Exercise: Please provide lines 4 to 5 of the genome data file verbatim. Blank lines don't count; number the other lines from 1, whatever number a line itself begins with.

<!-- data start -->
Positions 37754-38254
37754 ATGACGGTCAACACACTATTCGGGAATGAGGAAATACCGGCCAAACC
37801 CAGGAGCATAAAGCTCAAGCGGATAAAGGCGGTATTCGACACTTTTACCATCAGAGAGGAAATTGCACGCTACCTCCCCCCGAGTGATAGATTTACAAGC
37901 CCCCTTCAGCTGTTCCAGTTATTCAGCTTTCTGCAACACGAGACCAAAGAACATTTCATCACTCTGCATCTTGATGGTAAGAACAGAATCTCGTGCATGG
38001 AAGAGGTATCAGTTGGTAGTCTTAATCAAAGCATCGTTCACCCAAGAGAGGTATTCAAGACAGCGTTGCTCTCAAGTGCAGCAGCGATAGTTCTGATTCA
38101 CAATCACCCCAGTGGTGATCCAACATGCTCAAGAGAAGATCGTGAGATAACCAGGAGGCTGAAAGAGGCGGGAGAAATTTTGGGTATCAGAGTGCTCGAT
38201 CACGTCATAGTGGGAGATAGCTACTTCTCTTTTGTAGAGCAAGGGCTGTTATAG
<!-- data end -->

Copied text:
37901 CCCCTTCAGCTGTTCCAGTTATTCAGCTTTCTGCAACACGAGACCAAAGAACATTTCATCACTCTGCATCTTGATGGTAAGAACAGAATCTCGTGCATGG
38001 AAGAGGTATCAGTTGGTAGTCTTAATCAAAGCATCGTTCACCCAAGAGAGGTATTCAAGACAGCGTTGCTCTCAAGTGCAGCAGCGATAGTTCTGATTCA